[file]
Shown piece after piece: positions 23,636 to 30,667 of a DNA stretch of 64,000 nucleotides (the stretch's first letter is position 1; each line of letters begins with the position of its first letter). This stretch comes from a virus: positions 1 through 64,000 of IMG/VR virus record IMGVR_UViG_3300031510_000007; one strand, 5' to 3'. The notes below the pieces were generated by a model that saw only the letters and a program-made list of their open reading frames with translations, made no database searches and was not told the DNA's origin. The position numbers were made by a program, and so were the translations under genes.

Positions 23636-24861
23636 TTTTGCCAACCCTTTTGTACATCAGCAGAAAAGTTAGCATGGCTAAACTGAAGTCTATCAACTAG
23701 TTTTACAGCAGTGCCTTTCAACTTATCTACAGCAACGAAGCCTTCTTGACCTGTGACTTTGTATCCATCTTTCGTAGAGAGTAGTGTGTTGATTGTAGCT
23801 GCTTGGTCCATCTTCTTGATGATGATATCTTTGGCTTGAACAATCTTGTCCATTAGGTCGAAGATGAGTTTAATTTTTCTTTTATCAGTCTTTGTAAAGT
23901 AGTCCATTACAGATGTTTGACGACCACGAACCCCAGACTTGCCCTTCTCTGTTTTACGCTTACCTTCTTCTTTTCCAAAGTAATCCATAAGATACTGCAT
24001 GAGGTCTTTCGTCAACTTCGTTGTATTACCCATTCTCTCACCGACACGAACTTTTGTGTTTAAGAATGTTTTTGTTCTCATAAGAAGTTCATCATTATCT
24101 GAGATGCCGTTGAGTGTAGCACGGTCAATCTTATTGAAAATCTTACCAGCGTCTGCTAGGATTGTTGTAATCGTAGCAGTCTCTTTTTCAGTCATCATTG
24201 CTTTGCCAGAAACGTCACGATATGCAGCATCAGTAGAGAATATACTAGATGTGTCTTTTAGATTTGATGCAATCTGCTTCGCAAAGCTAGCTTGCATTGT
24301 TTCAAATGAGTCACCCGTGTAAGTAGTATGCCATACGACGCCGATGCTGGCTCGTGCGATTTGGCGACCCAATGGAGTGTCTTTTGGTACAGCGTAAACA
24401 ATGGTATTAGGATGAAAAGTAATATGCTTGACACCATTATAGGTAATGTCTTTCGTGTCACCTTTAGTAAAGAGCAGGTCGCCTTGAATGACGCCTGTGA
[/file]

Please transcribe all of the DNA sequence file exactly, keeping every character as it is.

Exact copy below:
Shown piece after piece: positions 23,636 to 30,667 of a DNA stretch of 64,000 nucleotides (the stretch's first letter is position 1; each line of letters begins with the position of its first letter). This stretch comes from a virus: positions 1 through 64,000 of IMG/VR virus record IMGVR_UViG_3300031510_000007; one strand, 5' to 3'. The notes below the pieces were generated by a model that saw only the letters and a program-made list of their open reading frames with translations, made no database searches and was not told the DNA's origin. The position numbers were made by a program, and so were the translations under genes.

Positions 23636-24861
23636 TTTTGCCAACCCTTTTGTACATCAGCAGAAAAGTTAGCATGGCTAAACTGAAGTCTATCAACTAG
23701 TTTTACAGCAGTGCCTTTCAACTTATCTACAGCAACGAAGCCTTCTTGACCTGTGACTTTGTATCCATCTTTCGTAGAGAGTAGTGTGTTGATTGTAGCT
23801 GCTTGGTCCATCTTCTTGATGATGATATCTTTGGCTTGAACAATCTTGTCCATTAGGTCGAAGATGAGTTTAATTTTTCTTTTATCAGTCTTTGTAAAGT
23901 AGTCCATTACAGATGTTTGACGACCACGAACCCCAGACTTGCCCTTCTCTGTTTTACGCTTACCTTCTTCTTTTCCAAAGTAATCCATAAGATACTGCAT
24001 GAGGTCTTTCGTCAACTTCGTTGTATTACCCATTCTCTCACCGACACGAACTTTTGTGTTTAAGAATGTTTTTGTTCTCATAAGAAGTTCATCATTATCT
24101 GAGATGCCGTTGAGTGTAGCACGGTCAATCTTATTGAAAATCTTACCAGCGTCTGCTAGGATTGTTGTAATCGTAGCAGTCTCTTTTTCAGTCATCATTG
24201 CTTTGCCAGAAACGTCACGATATGCAGCATCAGTAGAGAATATACTAGATGTGTCTTTTAGATTTGATGCAATCTGCTTCGCAAAGCTAGCTTGCATTGT
24301 TTCAAATGAGTCACCCGTGTAAGTAGTATGCCATACGACGCCGATGCTGGCTCGTGCGATTTGGCGACCCAATGGAGTGTCTTTTGGTACAGCGTAAACA
24401 ATGGTATTAGGATGAAAAGTAATATGCTTGACACCATTATAGGTAATGTCTTTCGTGTCACCTTTAGTAAAGAGCAGGTCGCCTTGAATGACGCCTGTGA